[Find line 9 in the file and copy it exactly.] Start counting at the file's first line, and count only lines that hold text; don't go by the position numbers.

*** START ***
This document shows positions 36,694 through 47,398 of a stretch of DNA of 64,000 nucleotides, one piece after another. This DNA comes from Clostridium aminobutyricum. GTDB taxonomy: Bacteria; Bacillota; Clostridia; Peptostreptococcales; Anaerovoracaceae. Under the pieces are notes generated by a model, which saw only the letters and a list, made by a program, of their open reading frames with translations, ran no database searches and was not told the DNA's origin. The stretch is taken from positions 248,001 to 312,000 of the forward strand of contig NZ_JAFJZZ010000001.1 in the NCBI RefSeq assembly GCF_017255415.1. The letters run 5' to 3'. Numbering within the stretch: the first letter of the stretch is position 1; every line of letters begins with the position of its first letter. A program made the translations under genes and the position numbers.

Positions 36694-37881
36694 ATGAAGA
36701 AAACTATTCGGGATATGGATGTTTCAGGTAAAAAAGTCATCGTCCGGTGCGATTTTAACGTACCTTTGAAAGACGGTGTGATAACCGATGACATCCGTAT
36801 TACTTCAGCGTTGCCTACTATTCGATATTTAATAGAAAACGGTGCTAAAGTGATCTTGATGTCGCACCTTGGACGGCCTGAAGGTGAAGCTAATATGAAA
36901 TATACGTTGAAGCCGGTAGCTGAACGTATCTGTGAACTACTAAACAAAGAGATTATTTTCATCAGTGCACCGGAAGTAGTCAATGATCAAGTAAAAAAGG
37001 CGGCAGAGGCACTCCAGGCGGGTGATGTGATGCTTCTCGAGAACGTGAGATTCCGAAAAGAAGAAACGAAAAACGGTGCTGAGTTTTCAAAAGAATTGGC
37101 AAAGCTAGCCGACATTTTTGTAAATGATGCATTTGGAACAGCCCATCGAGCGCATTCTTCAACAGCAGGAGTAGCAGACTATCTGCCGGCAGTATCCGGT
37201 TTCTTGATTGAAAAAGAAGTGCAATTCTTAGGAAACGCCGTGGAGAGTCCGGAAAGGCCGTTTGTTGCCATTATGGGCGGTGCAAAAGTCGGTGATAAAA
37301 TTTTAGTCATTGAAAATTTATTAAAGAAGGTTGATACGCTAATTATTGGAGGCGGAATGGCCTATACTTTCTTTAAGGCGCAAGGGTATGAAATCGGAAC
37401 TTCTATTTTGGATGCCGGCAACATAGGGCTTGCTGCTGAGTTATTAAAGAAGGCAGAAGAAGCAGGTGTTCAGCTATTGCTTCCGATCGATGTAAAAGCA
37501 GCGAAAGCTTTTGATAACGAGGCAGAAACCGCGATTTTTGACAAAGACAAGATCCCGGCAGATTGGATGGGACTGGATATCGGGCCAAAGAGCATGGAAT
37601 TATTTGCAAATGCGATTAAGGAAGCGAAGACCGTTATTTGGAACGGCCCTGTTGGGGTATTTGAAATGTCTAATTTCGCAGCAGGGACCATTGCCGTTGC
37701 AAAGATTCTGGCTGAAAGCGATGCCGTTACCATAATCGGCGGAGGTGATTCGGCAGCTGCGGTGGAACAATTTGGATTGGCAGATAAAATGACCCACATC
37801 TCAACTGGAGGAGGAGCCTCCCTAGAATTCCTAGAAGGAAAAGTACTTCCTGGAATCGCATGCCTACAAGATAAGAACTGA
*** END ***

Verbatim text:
37201 TTCTTGATTGAAAAAGAAGTGCAATTCTTAGGAAACGCCGTGGAGAGTCCGGAAAGGCCGTTTGTTGCCATTATGGGCGGTGCAAAAGTCGGTGATAAAA